After an incredible recovery on the heels of COVID stimulus, equities continue to levitate in the early part of 2021.
In the last several newsletters we forecast that the long reign of the S&P 500 as the perennial top index, thanks to big positions in Large Cap growth, could finally be coming to an end, or at least a pause. The disparity between the trailing 12-month returns of the S&P Growth and the S&P Value hit 33% last year, by far the largest in history, and as the old adage goes: “Trees do not grow to the sky”. As we wondered if it was finally time for other sectors to lead the market higher, that is exactly what happened. As you can see in the table, Small Cap, Emerging Markets and Developed Foreign all beat the S&P 500 index in the fourth quarter, and that trend has continued thus far in 2021. Over the past six months, Value stocks have managed to outpace Growth, as well. As the economy starts to accelerate later in the year, this could continue as economically sensitive segments of markets may still have room to run with the recovery, as investors search for better valuations.
Markets have been responding to the prospect of continued improvement as 2021 progresses. GDP growth expectations continue to be revised higher, now expected to exceed 4% for 2021 over a higher base for 2020 than was anticipated last year, and we expect further upward revisions as the year progresses. As of last June, the December 2021 unemployment forecast was 7.5%, but has since dropped to 5.8% today on rising optimism for the rebound. Another round of fiscal stimulus is working its way through Congress and could be as much as $1.9 trillion. Is this too much of a good thing in the long run?
Last year the fiscal response to COVID was $3.1 trillion, or 15% of the size of the entire US economy ($20.9 trillion), in response to a GDP decline of 2.3% in 2020. Let’s make this crystal clear: The fiscal stimulus was over SIX TIMES the size of the economic contraction it was designed to offset! To be fair, the economic decline certainly would have been much worse without the much needed stimulus at the time, in particular the $1.1 trillion in direct payments and increased unemployment benefits. Nonetheless, does it really need to be doubled now when we are expecting 4.1% growth and 5.8% unemployment this year? Are we still going to do a massive infrastructure bill in addition to all of this? It is no wonder why inflation expectations have jumped, with 10-year implied inflation (10-year Treasury minus 10-year TIPS) surging from 1.1% last May to 2.3% today – a level above the Fed’s stated target of 2%.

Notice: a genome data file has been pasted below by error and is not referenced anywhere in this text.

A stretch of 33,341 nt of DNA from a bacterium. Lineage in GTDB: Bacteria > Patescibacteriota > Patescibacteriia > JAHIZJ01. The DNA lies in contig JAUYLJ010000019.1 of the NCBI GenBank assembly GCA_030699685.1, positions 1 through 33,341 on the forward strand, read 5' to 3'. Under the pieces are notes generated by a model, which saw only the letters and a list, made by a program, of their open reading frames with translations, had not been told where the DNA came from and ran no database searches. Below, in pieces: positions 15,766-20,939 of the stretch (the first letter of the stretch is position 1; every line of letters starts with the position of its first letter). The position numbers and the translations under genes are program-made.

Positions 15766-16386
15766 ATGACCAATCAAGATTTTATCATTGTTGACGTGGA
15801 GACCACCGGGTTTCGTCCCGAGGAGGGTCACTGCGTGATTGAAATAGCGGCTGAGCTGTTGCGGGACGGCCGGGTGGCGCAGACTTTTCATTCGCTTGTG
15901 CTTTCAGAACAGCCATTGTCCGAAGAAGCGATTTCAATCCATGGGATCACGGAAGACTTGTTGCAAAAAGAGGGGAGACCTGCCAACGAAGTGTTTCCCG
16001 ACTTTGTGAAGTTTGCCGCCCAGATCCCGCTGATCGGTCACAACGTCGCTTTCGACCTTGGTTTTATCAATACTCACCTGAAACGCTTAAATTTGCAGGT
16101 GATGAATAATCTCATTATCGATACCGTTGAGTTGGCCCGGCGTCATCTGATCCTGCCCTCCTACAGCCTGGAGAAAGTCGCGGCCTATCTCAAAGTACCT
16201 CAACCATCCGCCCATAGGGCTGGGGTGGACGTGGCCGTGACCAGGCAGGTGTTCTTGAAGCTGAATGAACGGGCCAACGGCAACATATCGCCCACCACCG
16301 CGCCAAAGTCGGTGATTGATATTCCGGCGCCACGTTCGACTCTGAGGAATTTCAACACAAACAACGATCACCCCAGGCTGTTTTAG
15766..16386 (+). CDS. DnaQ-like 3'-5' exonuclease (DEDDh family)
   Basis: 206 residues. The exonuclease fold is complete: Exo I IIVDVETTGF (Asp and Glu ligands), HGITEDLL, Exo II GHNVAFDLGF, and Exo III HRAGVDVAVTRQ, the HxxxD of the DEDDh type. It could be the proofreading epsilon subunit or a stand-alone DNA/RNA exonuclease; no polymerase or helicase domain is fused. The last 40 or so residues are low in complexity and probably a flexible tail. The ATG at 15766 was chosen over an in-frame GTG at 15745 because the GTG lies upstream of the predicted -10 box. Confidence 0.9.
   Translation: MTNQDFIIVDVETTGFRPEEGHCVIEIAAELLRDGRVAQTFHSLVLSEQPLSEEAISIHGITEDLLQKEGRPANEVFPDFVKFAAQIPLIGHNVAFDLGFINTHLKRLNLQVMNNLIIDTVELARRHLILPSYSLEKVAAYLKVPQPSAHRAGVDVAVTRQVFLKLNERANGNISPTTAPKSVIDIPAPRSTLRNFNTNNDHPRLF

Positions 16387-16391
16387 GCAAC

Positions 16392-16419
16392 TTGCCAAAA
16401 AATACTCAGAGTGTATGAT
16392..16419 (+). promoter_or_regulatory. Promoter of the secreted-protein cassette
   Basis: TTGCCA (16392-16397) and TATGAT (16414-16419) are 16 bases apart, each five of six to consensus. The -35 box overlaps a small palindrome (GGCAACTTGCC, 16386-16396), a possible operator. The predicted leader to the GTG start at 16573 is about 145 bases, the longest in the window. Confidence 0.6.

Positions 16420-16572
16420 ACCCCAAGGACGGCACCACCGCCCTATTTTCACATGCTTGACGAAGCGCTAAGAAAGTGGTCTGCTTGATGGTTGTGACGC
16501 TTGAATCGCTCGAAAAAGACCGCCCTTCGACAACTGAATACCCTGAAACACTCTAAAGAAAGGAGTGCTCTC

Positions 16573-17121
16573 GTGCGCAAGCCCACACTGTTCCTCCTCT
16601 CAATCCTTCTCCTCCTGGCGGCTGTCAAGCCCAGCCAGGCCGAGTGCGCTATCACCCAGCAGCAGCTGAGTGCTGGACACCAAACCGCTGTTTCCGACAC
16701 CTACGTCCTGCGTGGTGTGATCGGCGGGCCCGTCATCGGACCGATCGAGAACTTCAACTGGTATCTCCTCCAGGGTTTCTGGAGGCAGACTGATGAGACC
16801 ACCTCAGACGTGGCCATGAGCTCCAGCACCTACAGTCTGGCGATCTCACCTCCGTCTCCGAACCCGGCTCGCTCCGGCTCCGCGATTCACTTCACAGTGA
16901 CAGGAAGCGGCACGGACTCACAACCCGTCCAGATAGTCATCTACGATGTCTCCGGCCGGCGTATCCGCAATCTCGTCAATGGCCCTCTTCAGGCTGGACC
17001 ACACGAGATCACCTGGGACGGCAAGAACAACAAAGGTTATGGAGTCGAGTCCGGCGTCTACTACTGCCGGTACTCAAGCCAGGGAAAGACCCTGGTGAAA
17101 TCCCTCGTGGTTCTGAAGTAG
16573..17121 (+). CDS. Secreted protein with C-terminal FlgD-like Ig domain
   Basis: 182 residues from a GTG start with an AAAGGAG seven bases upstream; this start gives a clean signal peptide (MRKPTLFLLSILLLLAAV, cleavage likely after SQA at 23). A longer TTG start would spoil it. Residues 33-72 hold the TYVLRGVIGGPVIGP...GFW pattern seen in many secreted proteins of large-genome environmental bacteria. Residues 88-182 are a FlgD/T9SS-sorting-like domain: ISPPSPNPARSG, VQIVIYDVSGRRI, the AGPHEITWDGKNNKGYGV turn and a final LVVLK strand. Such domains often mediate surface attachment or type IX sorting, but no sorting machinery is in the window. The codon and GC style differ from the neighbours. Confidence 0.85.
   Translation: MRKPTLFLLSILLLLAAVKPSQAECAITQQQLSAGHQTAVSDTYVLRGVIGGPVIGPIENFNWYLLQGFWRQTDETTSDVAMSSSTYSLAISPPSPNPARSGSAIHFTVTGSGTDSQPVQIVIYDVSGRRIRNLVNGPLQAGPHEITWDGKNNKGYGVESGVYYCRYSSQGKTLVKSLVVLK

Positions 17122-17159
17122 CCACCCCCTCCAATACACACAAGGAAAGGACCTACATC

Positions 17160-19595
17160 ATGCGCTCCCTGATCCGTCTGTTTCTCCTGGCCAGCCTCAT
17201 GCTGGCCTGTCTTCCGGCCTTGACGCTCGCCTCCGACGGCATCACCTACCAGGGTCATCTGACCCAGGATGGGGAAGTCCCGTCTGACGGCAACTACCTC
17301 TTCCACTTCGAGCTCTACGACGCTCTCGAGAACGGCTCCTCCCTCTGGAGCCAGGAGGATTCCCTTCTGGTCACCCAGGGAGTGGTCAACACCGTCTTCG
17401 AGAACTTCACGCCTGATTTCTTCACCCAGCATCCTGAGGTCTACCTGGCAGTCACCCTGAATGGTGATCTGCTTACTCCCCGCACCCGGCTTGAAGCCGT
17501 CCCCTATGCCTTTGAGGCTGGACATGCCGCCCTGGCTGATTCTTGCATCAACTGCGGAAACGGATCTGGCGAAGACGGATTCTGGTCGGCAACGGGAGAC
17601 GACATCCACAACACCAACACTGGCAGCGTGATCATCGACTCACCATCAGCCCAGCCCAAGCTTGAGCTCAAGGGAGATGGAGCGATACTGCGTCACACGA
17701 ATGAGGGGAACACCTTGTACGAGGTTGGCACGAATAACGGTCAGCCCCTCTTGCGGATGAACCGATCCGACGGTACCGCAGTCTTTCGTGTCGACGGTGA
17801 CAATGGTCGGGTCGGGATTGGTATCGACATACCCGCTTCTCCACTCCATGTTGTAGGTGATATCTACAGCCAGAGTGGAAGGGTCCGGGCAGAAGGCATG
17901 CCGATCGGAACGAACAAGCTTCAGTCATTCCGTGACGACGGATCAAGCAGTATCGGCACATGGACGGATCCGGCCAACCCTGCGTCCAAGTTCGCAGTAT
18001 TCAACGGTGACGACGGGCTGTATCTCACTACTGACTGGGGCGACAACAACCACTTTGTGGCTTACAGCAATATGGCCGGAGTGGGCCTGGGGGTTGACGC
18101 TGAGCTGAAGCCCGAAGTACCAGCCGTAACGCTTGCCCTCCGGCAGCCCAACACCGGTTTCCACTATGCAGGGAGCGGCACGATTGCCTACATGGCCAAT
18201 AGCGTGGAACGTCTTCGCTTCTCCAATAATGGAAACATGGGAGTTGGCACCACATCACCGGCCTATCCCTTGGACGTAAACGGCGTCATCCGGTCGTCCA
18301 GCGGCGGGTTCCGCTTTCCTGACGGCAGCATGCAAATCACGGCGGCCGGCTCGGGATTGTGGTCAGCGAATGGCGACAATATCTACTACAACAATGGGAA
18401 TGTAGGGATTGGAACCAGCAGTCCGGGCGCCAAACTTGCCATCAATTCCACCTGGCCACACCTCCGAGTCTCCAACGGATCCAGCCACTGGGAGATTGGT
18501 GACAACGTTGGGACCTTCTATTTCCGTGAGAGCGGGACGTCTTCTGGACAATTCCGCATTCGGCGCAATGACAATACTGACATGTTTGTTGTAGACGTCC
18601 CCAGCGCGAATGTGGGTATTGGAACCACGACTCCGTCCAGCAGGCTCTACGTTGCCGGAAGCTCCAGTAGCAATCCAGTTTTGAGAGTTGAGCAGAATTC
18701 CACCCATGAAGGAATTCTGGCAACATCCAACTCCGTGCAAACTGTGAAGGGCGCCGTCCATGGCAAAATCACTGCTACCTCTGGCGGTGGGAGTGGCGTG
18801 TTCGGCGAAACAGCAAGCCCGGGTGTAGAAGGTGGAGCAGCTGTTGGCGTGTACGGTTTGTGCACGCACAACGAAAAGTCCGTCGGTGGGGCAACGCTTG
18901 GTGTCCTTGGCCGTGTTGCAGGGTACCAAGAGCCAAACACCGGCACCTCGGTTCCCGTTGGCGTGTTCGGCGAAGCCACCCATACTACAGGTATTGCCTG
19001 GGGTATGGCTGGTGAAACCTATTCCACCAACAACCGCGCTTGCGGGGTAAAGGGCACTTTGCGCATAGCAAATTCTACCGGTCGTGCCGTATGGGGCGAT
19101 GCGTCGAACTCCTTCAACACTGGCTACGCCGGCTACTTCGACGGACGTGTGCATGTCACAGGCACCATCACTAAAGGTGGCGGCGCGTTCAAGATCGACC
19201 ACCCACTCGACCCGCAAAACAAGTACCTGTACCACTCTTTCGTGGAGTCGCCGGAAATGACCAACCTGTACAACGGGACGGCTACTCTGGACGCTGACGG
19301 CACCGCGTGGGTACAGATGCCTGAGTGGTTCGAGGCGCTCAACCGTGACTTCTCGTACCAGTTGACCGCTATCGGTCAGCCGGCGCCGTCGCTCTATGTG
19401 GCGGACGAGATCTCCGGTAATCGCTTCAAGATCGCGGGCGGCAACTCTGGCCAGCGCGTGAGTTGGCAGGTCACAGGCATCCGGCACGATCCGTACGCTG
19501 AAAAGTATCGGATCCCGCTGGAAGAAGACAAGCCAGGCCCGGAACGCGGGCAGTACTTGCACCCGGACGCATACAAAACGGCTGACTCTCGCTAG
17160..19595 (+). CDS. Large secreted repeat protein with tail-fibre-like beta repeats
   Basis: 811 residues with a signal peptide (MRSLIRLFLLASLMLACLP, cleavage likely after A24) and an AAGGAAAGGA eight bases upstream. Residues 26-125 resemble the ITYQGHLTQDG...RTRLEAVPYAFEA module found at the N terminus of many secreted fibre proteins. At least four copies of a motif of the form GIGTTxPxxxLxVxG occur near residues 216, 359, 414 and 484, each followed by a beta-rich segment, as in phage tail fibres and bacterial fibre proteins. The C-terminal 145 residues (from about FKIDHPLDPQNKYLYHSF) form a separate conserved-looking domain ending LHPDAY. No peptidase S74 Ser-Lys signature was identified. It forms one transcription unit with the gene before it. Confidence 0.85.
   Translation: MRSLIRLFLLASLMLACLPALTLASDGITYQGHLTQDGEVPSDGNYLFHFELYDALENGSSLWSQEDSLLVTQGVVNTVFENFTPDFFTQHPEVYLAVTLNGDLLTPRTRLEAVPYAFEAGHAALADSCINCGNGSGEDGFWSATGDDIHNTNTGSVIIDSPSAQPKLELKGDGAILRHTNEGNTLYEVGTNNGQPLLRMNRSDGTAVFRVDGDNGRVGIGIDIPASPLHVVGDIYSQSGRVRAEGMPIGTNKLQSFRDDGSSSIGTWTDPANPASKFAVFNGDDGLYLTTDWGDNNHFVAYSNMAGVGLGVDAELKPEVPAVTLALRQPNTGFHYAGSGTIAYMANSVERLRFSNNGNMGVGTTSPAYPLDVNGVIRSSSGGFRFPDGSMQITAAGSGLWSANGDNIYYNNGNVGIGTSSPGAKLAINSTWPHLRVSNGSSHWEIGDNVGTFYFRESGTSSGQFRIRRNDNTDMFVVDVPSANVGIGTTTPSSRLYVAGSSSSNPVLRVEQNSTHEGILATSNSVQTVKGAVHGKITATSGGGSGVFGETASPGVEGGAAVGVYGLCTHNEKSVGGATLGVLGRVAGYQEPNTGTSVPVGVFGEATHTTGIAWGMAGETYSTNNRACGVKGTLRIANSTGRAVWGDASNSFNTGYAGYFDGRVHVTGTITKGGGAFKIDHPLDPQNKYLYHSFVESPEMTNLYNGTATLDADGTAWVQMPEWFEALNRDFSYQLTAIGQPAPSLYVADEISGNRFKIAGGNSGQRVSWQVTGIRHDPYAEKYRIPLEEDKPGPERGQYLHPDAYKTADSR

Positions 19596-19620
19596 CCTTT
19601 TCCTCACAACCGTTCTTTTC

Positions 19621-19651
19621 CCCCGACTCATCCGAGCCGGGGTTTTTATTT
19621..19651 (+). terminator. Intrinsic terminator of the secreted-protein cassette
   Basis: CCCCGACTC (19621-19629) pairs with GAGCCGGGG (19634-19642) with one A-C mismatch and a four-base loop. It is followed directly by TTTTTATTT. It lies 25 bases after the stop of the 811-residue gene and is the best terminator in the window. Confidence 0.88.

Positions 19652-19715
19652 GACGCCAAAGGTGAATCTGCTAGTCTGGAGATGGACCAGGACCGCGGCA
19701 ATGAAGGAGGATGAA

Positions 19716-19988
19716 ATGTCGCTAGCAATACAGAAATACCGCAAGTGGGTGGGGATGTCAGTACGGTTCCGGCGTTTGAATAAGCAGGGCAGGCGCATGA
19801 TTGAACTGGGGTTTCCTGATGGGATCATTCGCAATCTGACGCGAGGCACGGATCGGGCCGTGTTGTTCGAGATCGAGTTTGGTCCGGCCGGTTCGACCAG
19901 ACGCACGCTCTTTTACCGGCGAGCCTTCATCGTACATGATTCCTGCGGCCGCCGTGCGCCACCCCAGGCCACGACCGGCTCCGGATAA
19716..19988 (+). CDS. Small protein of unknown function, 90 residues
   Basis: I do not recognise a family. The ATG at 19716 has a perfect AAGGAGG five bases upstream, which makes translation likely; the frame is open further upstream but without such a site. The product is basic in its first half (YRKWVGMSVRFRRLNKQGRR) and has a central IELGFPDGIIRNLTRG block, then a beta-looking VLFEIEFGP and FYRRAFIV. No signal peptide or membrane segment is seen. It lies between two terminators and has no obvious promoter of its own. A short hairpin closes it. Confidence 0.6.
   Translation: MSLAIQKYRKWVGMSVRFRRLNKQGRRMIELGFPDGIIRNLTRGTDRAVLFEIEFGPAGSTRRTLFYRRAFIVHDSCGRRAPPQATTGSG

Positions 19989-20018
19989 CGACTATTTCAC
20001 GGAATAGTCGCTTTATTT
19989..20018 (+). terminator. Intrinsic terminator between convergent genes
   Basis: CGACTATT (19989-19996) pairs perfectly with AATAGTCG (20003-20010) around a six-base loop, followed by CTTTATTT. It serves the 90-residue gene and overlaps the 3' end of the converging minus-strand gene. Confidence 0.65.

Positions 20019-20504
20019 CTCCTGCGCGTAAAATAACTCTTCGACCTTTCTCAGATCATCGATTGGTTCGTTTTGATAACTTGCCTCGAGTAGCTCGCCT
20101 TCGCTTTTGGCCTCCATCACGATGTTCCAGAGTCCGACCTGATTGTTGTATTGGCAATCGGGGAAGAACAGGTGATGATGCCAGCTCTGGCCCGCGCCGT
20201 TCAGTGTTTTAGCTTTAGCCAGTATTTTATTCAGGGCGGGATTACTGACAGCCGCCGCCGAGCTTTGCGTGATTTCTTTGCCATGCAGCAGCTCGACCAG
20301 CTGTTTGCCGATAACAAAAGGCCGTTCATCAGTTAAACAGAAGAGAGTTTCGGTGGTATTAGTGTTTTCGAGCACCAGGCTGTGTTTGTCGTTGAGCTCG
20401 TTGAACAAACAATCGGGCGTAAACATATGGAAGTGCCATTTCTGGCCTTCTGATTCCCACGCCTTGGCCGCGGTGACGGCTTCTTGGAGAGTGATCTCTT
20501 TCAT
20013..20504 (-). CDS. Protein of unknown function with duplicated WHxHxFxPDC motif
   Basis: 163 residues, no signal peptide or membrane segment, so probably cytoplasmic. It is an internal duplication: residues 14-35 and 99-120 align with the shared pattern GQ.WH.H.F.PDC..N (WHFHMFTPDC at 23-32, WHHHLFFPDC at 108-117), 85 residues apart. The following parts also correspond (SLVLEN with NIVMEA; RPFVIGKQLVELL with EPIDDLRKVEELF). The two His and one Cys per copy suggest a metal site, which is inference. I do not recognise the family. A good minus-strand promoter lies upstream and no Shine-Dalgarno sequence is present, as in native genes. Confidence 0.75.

The bond market has certainly taken notice as the 10-Year Treasury yield (see Chart) has recently cracked the 1.5% barrier for the first time since before the COVID shutdowns (February 2020), continuing a steady ascent from a low of 0.52% on August 4, 2020. The move higher accelerated on the successful vaccine news in late 2020, and is moving even faster now as expectations remain for a very robust second half to this year, another huge fiscal stimulus package, and the Fed not to tighten in the foreseeable future. Higher inflation expectations equal higher interest rates. If this continues, it could become a stiff headwind for the markets, since as risk-free rates move higher, other investment options become incrementally less attractive and borrowing costs more expensive. Inflation could top the list of market headlines later in the year, especially if we enter an environment where stocks could actually decline on good economic news because of inflation concerns and fear of the Fed raising rates in response. As of yet, stocks have shrugged off the move in bonds, but for how long?
Important Disclosures: Sources include eSignal.com, Bureau of Economic Analysis, Bureau of Labor Statistics and FactSet. Not a substitute for tax or legal advice.
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